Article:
Remember too that when the changeover for the Raiders happens in late summer, each reconfiguration costs the city $250,000. Here is a great video of it.

Woodall's article adds that the A's aren't welcome in San Francisco (per that team's ownership) and that while Raley Field (home of the AAA Sacramento Rivercats) could be expanded, it would likely be unable to schedule two teams. Of course, there is also the not-so-small matter of the fact that no MLB team (except for a few scattered games the A's played in Las Vegas due to the last Coliseum overhaul) plays in the same market as a AAA team.

The A's if they temporarily relocated to Sacramento would further alienate their strained East Bay core fan base and actually be moving into a significantly smaller media market. One more caveat is Rule 52 which lays out the process of "drafting" a minor league team's territory, which includes compensating the minor league team. (The San Jose Giants' website has a good explanation of it.) Also, what happens when the A's leave for San Jose? Does the expanded stadium get reconfigured back to a smaller size?

So, what if Oakland says no new lease and Sacramento is rejected? Well, presumably Bud Selig could employ his "best interests of baseball" clause and force the Giants to let the A's play there, although this seems highly unlikely. Historically, you might recall that the Yankees and Mets shared Shea in 1974 and 1975 while Yankee Stadium was being renovated. However, Shea was owned by the city -- unlike AT&T Park -- and city dollars were being used to renovate Yankee Stadium and so the Mets really had no say in the matter.

It would never happen, but the only venue that meets MLB capacity standards and is currently without a tenant is Olympic Stadium in Montreal. The other alternative is a permanent road team for multiple years, which seems improbable. The A's and Oakland will come to an agreement surely, still it is fun to play the what-if game.

Wednesday, January 11, 2012

Wednesday Smallball

Athletics Relocation Fees:

Tracy Seipel in today's San Jose Mercury News ran a piece which largely sums up the current sticky mess that is the A's plan to move to San Jose. This passage was particularly interesting:

Though there is no confirmation about what price the A's might have to pay to move to San Jose, (Stanford University sports economist Roger) Noll believes it's in the $25 million to $35 million range.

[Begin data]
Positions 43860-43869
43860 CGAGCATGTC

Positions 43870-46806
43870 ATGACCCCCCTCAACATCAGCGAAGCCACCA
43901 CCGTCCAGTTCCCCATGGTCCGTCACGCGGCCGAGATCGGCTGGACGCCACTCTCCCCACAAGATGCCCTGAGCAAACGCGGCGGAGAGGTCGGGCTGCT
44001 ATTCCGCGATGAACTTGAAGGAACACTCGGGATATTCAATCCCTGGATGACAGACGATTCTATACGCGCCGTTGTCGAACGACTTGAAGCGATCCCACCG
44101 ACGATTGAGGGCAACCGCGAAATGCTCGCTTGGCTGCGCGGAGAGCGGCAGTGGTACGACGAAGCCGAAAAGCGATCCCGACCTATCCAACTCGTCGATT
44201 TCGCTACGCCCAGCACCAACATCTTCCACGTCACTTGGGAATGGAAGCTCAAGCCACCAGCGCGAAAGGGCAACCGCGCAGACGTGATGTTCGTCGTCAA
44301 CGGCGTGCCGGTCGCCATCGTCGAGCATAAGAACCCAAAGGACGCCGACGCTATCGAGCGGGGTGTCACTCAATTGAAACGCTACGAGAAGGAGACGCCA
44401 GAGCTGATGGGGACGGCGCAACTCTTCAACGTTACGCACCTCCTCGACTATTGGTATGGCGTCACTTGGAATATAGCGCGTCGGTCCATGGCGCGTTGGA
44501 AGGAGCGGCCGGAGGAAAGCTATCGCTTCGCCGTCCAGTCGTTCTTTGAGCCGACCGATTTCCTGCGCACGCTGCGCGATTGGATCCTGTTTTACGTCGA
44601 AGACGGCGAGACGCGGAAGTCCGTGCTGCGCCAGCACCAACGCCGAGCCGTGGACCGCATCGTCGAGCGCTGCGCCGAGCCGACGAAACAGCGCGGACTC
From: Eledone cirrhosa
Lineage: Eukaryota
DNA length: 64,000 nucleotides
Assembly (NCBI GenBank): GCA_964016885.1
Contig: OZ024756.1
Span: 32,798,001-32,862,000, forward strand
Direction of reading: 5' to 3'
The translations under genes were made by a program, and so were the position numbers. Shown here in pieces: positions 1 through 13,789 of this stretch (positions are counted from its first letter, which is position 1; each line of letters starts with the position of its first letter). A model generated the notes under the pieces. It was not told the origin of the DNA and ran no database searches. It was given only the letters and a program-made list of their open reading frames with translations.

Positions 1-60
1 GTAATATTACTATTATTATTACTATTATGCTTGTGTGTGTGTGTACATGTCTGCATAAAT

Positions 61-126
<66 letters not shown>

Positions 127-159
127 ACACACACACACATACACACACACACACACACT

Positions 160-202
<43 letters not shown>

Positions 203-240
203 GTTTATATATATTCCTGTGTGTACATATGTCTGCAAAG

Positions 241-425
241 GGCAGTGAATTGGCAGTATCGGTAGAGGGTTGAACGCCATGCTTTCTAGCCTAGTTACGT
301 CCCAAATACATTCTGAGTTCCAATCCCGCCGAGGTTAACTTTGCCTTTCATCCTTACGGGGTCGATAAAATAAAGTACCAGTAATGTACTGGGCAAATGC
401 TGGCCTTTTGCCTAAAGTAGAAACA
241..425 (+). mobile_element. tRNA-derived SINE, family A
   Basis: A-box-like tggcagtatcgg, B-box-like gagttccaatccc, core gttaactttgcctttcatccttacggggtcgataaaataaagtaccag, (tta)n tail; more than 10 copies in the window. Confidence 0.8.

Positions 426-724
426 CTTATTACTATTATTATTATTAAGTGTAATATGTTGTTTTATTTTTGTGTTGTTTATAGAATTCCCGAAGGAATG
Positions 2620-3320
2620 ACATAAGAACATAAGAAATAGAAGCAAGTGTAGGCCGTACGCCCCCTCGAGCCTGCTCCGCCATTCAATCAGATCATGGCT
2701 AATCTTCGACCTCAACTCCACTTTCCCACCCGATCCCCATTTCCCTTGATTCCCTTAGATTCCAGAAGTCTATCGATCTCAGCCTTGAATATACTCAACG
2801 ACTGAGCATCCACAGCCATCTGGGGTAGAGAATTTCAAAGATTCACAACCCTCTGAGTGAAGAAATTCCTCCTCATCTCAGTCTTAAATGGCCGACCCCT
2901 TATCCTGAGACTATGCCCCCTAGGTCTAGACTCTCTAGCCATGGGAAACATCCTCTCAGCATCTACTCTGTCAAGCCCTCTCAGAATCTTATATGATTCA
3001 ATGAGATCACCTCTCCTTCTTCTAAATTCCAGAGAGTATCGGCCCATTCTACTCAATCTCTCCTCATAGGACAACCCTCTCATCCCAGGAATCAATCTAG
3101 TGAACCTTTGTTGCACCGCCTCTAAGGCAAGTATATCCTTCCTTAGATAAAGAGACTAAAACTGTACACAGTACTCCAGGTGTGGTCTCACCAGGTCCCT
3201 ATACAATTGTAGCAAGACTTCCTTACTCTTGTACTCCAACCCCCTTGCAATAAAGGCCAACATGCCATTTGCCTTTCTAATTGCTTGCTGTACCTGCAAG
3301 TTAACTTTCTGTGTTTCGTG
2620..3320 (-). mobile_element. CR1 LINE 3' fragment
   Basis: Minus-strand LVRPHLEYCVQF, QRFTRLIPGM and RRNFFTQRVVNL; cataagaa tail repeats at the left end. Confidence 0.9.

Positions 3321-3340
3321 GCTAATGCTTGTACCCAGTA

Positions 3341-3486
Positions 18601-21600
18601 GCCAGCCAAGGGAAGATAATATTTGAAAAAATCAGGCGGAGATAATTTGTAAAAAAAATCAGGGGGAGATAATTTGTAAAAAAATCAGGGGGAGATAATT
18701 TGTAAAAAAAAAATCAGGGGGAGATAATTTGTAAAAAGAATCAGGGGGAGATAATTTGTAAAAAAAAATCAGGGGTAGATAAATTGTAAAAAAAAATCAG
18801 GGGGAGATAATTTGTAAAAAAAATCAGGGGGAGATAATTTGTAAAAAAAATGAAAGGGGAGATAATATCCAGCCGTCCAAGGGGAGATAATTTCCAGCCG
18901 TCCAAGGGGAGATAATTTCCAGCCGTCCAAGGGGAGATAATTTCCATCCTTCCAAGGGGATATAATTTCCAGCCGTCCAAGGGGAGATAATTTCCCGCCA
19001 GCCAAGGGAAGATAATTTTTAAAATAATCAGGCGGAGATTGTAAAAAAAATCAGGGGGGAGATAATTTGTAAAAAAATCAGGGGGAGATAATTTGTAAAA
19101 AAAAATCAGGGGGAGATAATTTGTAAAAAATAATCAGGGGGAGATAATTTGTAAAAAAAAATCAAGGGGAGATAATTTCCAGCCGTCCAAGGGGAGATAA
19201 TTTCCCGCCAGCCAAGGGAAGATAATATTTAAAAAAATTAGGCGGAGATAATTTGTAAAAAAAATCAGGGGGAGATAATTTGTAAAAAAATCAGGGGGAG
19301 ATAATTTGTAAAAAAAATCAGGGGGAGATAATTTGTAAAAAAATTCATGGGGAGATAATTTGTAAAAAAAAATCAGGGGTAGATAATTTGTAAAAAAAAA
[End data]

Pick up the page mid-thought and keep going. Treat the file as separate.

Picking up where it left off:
This amount is similar to the $30-$50 million the Sacramento Kings were looking at paying to move to Anaheim last year. This is a unique cost for a stadium in San Jose and is in addition to whatever a ballot initiative in the city (required by law) will cost, assuming MLB chooses not to foot the bill.

Lowell Cohn Describes Meeting A's Owner John Fisher

If you have time, you should check out Santa Rosa Press Democrat columnist Lowell Cohn on Athletics After Dark. This recent is excellent and you get to hear Cohn describe his awkward experience of meeting majority owner John Fisher. Cohn originally wrote about the chance meeting with Fisher here.

A Dim Outlook

Yahoo! Sports Jeff Passan previewed the Athletics' outlook in 2012 and it doesn't look great in his opinion.A few salient excerpts:

Over a three-week span, the Oakland Athletics traded 37 percent of their strikeouts, 37.8 percent of their wins and 64.9 percent of their saves from 2011. The frenzied fire sale that saw Trevor Cahill, Gio Gonzalez, Andrew Bailey and Craig Breslow leave was expected, sure, but the speed with which the A’s eased them out of town felt sordid, the ugly consequence of baseball’s refusal to settle Oakland’s festering stadium situation....

The A’s might as well be the Ifs. Because as long as owner Lew Wolff and GM Billy Beane run their team with an indignant streak – trying ever so subtly to force MLB to figure out their situation – the perpetual limbo of the franchise will render it irrelevant. No team, not even the best-managed ones, can win with constant change. And that’s what the A’s are right now: a group of mercenaries who understand they’re not long for a green-and-yellow uniform.

Cahill and Gonzalez and Bailey and Breslow learned just like Tejada and Giambi and Zito and Hudson and Mulder and Haren and Damon and Street before them. Only a new stadium will stop the revolving door. And the almost-certain use of public money to get it makes the situation not only more tenuous but more revolting....

Athletics in Haiku
Liquidation sale!
Bats, balls, jerseys, pants, socks, jocks
Next on A’s trade list

Tuesday, January 10, 2012

Whither the Gio Gonzalez Bobblehead

Oh Bob Wickman, I'll never forget you. The former All Star closer for the Milwaukee Brewers sticks out in my mind not so much because he was a great pitcher, but mainly because he had his own poster day in Milwaukee -- after he had been traded to Cleveland. Similarly, you may remember that Tampa Bay had to scuttle Manny Ramirez bobblehead day last year after he tested positive for banned substances and abruptly retired. They gave out "Super Sam Fuld Super Capes" instead.

For the Athletics, the question after the Gio Gonzalez trade is what becomes of the bobblehead scheduled to be given away of him on June 17 at the Coliseum. The date has already been removed from the Athletics promotional schedule. However, as lead time for bobbleheads is months, fans shouldn't be expecting to see a replacement. The good news is that the two other bobblehead days for the Athletics-- Rollie Fingers (Apr. 21) and Scott Hatteberg (Aug. 18) both feature individuals who can't be traded for prospects.

Assuming the Gonzalez bobbleheads are in production or finished, one can only assume they will be destroyed or buried a la cartridges of the Atari game ET.